Entries tagged with gaming
How Zynga has killed Facebook gamesJune 16th, 2012
There's a big difference between 'word of mouth' and 'enforced spam'.
(Image via this site.)
Christmas of 2009 was when I first got a little obsessed with Zynga games. My cousin had been killed in Afghanistan on December 23, and the holiday season wasn't exactly filled with joy. I found myself spending the week between Christmas and New Years sitting at my computer, numbing my brain with Farmville.
To me it was a lot like the Lego I loved as a kid: I leveled up to a huge farm and really liked arranging the various 'items' in optical-illusion mountains and rivers and estates. I admit I spent money - probably $100 over the course of that Christmas holiday.
What I didn't like was Farmville's incessant demands to push the game to my Facebook friends. You couldn't so much as sell a virtual sheep without a pop-up asking you to 'share' the big event with everyone in Facebook, and even spending money didn't keep the game from demanding you 'invite' friends to do stuff in order to progress to other levels.
I'm quite sure that I lost Facebook friends over this, because many people found it easier simply to 'unfriend' me than to 'turn off all Farmville notifications' on their timelines.
Eventually I was sucked into CityVille and CastleVille, too, until, like an addict, I finally got so disgusted with myself that I deleted them all.
However, I'm still getting notifications from CastleVille, because apparently deleting the application from your Facebook apps isn't enough - Zynga continues to store your information on their servers and despite 15 minutes of searching, I still can't figure out how to delete my information from those servers.
Zynga has always been a bit evil
If you've been following Zynga for the past few years, you know that they've always had a sketchy track record. Founder Mark Pincus, accused of unethical spamming in 2009, famously admitted that they'd do "anything" to drive users and revenue.
And for a while, this approach seemed to work: With tens of millions of users and a December 2011 IPO that reached almost $10 billion, Zynga looked like the first Facebook-based games company to achieve big success.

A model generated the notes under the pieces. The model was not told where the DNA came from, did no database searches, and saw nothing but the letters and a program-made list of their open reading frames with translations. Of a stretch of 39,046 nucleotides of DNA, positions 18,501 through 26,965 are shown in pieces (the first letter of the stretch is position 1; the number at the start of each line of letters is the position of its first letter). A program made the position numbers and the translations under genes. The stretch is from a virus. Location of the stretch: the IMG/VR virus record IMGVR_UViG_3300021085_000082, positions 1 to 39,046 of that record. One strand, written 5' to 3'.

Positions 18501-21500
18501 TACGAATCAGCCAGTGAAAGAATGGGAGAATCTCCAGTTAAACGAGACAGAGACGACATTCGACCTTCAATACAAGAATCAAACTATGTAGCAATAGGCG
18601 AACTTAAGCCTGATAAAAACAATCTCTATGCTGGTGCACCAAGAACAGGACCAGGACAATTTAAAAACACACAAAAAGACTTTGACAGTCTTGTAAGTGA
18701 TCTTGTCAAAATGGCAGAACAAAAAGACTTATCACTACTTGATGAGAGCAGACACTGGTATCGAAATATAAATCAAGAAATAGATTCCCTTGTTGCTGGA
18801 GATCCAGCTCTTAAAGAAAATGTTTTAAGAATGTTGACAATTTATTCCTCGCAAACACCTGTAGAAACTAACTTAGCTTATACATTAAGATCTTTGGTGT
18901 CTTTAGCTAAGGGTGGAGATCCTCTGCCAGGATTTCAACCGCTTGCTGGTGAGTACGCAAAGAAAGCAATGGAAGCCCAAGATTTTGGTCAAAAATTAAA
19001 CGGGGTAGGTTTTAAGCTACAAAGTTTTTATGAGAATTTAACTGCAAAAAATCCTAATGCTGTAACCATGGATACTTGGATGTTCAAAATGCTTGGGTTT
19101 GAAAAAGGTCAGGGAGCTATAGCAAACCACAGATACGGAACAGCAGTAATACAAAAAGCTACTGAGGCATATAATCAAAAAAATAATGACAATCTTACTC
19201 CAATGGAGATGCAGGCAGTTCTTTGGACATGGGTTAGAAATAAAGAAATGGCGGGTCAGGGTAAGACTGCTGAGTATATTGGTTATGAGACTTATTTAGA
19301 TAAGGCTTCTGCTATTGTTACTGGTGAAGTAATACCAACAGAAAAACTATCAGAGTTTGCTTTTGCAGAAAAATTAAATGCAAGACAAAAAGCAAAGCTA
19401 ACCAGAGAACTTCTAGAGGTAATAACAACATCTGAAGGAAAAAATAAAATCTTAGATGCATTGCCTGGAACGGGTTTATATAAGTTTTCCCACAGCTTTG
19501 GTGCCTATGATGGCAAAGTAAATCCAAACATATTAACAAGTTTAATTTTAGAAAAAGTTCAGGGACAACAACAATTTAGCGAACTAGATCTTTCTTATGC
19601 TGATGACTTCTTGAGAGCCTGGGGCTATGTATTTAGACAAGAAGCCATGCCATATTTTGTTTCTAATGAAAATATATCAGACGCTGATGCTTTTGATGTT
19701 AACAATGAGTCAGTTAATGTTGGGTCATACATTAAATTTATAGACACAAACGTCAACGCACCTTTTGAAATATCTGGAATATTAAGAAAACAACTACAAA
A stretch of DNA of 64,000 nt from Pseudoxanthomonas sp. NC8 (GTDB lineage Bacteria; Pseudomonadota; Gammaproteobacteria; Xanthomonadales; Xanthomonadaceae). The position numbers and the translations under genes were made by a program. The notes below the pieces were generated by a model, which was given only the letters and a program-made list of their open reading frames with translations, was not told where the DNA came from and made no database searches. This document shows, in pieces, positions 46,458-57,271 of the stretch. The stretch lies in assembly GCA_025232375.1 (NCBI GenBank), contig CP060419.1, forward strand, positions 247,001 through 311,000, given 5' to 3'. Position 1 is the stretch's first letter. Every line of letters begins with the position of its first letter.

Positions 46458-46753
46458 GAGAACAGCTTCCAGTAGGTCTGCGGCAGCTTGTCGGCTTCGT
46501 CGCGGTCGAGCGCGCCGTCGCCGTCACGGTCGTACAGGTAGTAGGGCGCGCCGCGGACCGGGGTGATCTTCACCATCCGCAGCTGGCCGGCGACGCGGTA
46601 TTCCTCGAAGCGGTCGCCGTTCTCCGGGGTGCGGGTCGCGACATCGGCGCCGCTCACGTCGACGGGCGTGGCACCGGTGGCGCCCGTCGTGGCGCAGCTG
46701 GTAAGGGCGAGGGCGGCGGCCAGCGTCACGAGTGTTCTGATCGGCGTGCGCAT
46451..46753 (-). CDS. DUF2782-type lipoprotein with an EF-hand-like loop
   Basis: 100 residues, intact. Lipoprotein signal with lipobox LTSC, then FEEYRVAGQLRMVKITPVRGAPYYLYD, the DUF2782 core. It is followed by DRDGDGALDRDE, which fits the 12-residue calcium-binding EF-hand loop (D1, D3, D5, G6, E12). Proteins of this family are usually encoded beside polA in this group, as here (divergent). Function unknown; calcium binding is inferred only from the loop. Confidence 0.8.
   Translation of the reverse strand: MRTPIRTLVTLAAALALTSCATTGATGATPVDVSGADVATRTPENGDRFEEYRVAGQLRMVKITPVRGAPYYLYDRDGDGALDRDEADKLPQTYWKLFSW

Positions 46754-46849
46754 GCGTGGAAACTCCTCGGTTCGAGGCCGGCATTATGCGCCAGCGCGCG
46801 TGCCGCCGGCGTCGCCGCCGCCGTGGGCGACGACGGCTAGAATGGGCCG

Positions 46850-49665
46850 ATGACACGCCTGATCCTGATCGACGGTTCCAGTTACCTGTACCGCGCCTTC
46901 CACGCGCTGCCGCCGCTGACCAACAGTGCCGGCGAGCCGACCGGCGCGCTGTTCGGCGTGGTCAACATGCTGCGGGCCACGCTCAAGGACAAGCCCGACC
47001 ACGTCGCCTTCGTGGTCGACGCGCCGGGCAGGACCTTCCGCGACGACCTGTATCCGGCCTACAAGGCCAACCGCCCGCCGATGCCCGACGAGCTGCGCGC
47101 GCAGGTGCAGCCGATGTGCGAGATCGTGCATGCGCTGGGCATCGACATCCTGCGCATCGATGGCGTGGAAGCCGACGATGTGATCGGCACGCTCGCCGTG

However, the market doesn't love 'evil' for long:
(Image via this site.)
CityVille, CastleVille and FarmVille have all lost half their users in the past 6 months, and they've taken half of Zynga's share price with them, now at $5 from a high of $10.
Industry analysts are suggesting that the decline of Zynga is a signal that the golden age of Facebook-based games is over, and point to recent DAU (daily average users) statistics as proof:
I've seen plenty of commentary saying that the reason for this widespread decline is because users are increasingly moving to mobile games that they can play on their iPhone or Android. But I'm not so sure: Zynga's sweetspot for the -Ville games was always women in the 40+ category, and they're not the ones migrating to iPads en masse.
No, I think the problem is embarrassment. It's simply become too embarrassing to play Zynga games on Facebook, because you know that everyone hates getting notifications about it in their newsfeed, and it's almost impossible to completely 'hide' your playing patterns from all your friends. It's hard to really enjoy playing a game when you can't feel good - or private - doing it.
What's more, Zynga relied on continual Facebook feed-spamming to attract new users; now that active users are reluctant to let anything hit their timeline, and non-users have blocked as many notifications from the games as they can, there's no top-of-mind awareness to drive new users.
So what have we learned?
I think Zynga's rise and fall has some good lessons for marketers in the age of social media:
- Spam only works for so long. You can achieve initial success by relentlessly pushing your message to uncomfortable levels, especially if you're delivering a decent product (and the Zynga games are well-designed, for the most part). But eventually both your users and your non-users get fed up
- When your brand starts being embarrassing, you have a problem. In the absence of spam, you have to rely on word-of-mouth. If people are embarrassed to say they're using your product, you can't generate the word-of-mouth you need to keep growing
- Long-term credibility is better than short-term hype. I'm quite certain that Mark Pincus et al thought, in December 2011, that they were business geniuses. After all, their "we'll do anything for traffic" approach had driven them to a multi-billion-dollar valuation. But now they've got a big problem, because it's going to be harder for them to attract new users to new games, whether they're Facebook- or mobile-based
- One bad apple can ruin the whole category. It's my opinion that Zynga is almost single-handedly responsible for the decline in usage of other Facebook games: Zynga's spamming tactics have made everyone wary of allowing any games to access their timelines - so it's harder than it used to be for new games to get traction.
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